SoftBank Corp. placard is prepared during a ceremony to mark the company’s debut on the Tokyo Stock Exchange in Tokyo, Japan December 19, 2018. REUTERS/Issei Kato

The nomination of Koei Tecmo (3635.T) chair Keiko Erikawa to SoftBank Group’s (9984.T) board adds a veteran games industry executive known for her stock-picking skill, bringing an authoritative voice after the loss of senior industry figures.

Erikawa, 72, who with CEO husband Yoichi is the executive team behind the “Romance of the Three Kingdoms” series, has had a long relationship SoftBank CEO Masayoshi Son, referring to him as “Son-chan” in a 2016 inteview, using a suffix showing affection.

“Erikawa is not the sort of person who would hesitate to express her views to Son. She speaks plainly,” said Hideki Yasuda, an analyst at Ace Research Institute.

The board changes announced on Friday come after SoftBank lost two of Japan’s most vocal corporate leaders in recent years, Uniqlo parent Fast Retailing (9983.T) founder Tadashi Yanai and Nidec (6594.T) founder Shigenobu Nagamori.

That follows a shift by the 63-year-old Son from operating companies to pure investing. The change is seen as suiting Erikawa, who in addition to her management chops has built a reputation for savvy investing in tech stocks.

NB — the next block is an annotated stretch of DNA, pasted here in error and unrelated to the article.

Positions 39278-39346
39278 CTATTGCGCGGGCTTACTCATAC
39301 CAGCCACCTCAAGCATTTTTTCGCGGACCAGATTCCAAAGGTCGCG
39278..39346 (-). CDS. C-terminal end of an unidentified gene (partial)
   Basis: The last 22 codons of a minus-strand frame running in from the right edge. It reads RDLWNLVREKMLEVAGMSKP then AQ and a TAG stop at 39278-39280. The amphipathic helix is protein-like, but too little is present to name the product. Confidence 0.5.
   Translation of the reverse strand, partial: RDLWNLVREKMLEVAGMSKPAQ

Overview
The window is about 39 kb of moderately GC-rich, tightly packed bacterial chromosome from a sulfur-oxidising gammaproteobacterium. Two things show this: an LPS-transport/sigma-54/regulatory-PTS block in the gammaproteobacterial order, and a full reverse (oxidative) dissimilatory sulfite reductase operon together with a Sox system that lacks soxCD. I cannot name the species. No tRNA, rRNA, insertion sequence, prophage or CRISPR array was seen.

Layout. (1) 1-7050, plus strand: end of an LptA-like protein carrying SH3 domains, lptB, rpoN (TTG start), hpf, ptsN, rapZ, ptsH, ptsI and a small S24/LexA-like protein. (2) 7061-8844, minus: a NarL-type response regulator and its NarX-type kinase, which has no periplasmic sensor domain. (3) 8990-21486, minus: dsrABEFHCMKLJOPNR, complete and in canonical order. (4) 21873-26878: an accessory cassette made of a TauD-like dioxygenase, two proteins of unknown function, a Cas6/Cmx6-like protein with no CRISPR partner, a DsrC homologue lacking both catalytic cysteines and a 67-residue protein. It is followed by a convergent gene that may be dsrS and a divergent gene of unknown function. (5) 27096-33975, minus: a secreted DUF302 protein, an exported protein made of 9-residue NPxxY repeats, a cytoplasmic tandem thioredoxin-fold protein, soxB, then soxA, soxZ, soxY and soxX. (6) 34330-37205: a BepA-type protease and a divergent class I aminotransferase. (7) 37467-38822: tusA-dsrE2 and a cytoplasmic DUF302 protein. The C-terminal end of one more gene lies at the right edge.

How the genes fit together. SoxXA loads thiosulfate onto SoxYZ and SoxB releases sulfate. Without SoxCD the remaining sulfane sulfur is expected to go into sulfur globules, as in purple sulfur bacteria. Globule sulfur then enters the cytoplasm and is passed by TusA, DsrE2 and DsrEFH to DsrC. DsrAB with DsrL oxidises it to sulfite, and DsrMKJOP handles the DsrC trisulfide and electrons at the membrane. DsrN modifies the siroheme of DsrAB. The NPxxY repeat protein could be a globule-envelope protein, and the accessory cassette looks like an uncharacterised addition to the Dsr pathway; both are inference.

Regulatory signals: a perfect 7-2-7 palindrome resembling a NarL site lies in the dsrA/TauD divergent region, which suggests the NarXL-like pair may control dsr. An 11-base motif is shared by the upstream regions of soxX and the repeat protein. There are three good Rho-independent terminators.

SoftBank invests in listed stocks through its SB Northstar trading unit as well as in late-stage startups via its Vision Fund unit.

At March-end Koei had 113 billion yen ($1.04 billion) in investment securities on its balance sheet, up from 71 billion yen a year earlier.

“I am close to Son and sometimes compared to him as a famous pro investor, but he’s a specialist. I often joke I’m just doing it on the side,” Erikawa said in an interview with Nikkei Veritas earlier this year.

A COVID-19 pandemic induced slump in portfolio company valuations last year saw a period of alignment between SoftBank and investors calling for change, with the group launching a $23 billion share buyback and reforming the board’s structure.

Following the subsequent recovery in valuations, investors fret that Son has less incentive to listen to external voices.

An outgoing board member, Waseda University business professor Yuko Kawamoto, praised Son’s willingness to listen to others but called on the group to “develop an even better form of governance that is genuinely representative of SBG and its unique qualities.”

($1 = 108.9400 yen)

Our Standards: The Thomson Reuters Trust Principles.


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